COURSE NAVIGATION

Image Enhancement

This is what Claro is all about! A few points before you read on:

  • The sliders represent target levels, not actions! Image enhancement is dynamic, image specific, and based on image analysis.
  • The sliders middle position, with a corresponding value of 0, means that it is on our default setting. 0 does NOT mean that there won’t be a correction. To disable a function completely, uncheck the checkbox that corresponds to the setting.
  • See also “Best practices to tune enhancement settings” 
image-enhancement
 Sharpness

Sets the target level of sharpness. Depending on individual characteristics of the original image like level of sharpness, number of pixels, noise etc, the actual unsharp mask properties like radius, threshold and amount are defined.

Brightness

Sets the target level of brightness. The actual brightness correction depends also on the characteristics of images. Images shot at night versus images of winter-sports will not be corrected to the same brightness level.

Contrast

Sets the target level of contrast.

Saturation

Sets the target level of saturation.

Set black & white point

Sets the black and/or white point in the image. In advanced settings are more settings available to tune the behaviour of this feature.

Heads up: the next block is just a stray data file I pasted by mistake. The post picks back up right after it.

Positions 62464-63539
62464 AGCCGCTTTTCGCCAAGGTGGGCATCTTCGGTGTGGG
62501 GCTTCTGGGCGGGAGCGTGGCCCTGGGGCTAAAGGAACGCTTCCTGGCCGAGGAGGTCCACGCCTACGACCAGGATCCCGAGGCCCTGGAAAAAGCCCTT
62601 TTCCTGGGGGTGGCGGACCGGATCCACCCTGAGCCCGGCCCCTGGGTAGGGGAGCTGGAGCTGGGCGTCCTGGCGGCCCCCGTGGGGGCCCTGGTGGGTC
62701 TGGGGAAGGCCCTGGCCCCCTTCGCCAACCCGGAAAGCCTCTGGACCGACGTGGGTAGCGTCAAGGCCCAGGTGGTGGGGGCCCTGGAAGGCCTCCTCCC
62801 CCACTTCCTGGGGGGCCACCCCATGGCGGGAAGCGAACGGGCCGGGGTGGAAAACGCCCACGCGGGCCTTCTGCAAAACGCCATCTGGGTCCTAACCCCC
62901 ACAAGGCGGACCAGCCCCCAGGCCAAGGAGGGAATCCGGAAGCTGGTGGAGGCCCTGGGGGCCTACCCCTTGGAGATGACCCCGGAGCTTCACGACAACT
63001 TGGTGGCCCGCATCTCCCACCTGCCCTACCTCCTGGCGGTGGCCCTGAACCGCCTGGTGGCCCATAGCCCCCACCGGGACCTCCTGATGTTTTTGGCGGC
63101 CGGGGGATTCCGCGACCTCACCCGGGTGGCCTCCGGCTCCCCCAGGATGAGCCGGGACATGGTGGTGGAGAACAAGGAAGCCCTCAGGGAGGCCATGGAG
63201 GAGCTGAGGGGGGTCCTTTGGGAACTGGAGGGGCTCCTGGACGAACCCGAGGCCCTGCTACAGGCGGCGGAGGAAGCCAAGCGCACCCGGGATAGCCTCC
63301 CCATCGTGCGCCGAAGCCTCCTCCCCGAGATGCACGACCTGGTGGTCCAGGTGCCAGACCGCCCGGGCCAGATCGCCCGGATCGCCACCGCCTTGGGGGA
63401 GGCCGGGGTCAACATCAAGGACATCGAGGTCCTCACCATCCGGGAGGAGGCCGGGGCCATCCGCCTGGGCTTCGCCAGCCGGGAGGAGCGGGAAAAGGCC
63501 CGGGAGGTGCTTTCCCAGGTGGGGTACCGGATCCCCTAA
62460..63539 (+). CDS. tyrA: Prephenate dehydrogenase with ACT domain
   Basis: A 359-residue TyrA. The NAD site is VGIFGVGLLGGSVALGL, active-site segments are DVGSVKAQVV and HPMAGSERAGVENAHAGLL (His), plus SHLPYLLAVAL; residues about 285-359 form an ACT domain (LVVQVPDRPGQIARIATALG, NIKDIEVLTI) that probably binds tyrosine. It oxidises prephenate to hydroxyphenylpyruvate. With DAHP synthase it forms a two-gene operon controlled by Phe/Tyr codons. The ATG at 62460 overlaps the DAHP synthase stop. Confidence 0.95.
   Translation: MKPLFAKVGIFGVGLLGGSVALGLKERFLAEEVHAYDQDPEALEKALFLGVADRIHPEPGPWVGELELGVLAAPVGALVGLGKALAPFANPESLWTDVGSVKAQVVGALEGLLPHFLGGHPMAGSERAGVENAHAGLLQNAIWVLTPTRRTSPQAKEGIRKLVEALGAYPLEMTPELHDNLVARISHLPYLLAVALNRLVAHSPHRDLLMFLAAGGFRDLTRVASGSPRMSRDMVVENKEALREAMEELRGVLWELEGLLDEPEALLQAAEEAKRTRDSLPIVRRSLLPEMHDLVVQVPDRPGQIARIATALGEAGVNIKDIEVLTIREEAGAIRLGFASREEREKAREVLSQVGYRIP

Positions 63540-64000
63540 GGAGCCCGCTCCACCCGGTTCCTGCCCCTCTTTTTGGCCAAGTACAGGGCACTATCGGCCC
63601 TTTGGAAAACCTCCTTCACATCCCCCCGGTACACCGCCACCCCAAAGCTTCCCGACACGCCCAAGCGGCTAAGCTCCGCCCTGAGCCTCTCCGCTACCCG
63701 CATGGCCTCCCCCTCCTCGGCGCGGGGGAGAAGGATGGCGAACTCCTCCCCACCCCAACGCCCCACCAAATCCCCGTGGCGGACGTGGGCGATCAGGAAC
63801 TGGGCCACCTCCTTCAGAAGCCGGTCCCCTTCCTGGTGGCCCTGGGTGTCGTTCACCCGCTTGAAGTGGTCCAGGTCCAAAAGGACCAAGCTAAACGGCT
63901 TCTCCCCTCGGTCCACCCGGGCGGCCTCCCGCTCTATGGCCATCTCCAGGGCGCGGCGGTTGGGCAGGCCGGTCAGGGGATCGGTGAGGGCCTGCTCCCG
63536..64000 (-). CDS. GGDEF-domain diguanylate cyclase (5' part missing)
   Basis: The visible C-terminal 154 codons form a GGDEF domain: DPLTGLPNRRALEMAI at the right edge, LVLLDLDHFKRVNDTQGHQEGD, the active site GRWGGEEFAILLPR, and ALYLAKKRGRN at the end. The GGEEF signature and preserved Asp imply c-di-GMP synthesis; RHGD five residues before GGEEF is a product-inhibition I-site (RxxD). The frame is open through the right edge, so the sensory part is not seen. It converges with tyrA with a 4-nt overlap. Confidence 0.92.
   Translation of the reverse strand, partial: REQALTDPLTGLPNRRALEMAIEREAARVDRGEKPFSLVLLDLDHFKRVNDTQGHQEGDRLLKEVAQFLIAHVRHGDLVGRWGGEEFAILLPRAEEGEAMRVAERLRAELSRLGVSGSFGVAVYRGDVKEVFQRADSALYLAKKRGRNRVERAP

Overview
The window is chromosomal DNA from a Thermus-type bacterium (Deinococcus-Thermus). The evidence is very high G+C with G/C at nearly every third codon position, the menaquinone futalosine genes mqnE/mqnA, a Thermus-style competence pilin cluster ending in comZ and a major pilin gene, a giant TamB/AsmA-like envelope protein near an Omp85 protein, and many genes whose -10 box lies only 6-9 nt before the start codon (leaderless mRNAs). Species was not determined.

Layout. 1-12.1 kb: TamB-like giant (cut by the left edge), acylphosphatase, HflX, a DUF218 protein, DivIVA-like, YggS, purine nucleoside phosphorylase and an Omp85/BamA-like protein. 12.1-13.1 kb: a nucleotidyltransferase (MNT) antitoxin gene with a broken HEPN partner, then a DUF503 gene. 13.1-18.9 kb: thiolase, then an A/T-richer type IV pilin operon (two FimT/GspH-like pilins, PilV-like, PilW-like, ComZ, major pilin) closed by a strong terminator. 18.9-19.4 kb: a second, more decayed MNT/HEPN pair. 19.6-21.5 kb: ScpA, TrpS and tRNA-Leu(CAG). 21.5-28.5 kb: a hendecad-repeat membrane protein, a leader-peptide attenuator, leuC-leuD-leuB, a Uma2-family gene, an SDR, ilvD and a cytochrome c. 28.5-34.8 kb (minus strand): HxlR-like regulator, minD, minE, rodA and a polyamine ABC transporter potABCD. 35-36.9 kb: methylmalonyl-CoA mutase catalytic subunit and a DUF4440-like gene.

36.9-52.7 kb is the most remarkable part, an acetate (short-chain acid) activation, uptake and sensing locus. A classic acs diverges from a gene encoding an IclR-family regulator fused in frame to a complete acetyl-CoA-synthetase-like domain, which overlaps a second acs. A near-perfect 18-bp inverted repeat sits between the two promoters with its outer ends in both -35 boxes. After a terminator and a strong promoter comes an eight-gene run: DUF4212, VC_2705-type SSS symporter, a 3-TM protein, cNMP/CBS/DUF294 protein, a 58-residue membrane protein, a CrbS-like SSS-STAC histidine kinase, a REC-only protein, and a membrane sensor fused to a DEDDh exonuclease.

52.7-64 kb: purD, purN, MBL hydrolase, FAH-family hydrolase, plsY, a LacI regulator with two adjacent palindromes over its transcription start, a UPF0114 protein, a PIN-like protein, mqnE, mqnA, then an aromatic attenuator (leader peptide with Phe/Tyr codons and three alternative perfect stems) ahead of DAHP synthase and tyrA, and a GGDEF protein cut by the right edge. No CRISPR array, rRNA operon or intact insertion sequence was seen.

Apply noise filter on noisy images

Noise filtering based on noise analysis.

Apply local contrast for shadows

This feature opens up the shadow areas in images.

Apply local contrast for highlights

This feature improves contrast in mid-tones and highlights and preserves details in highlights. The option “Exclude skin tones” is there to avoid too much contrast in skin tones that could emphasise imperfections in skin. In news print, this additional contrast provides for more “depth” in faces and is usually welcome. For higher quality print, the “Exclude skin tones” function is advisable.

Color balance

Removes color casts in images.

Suppress JPEG artefacts

Reduce JPG artefacts in images.

enhancement - advanced settings

Advanced Image Enhancement settings

Black point percentage

This feature influences the effect of setting the black point. Default setting is 100%.

100%: If Claro finds a black point with an RGB value of 10, that point will be set to 0 (black) and the rest of the histogram will be adjusted accordingly.

50%: if Claro finds a black point with an RGB value of 10, that point will be set to 5 (50% of the correction) and the rest of the histogram will be adjusted accordingly.

Note: If Claro finds a black point of 0 (already black), no correction is needed. In that case it does not make a difference what percentage is used here. Therefore, this feature is not meant to set a minimum value for black. That requirement can be met in several ways: with the output ICC profile, with curves (OUTPUT CONVERSION) and with Black limit.

White point percentage

This feature influences the effect of setting the white point. Default setting is 100%.

100%: If Claro finds a white point with an RGB value of 245, that point will be set to 255 (white) and the rest of the histogram will be adjusted accordingly.

50%: if Claro finds a white point with an RGB value of 245, that point will be set to 250 (50% of the correction) and the rest of the histogram will be adjusted accordingly.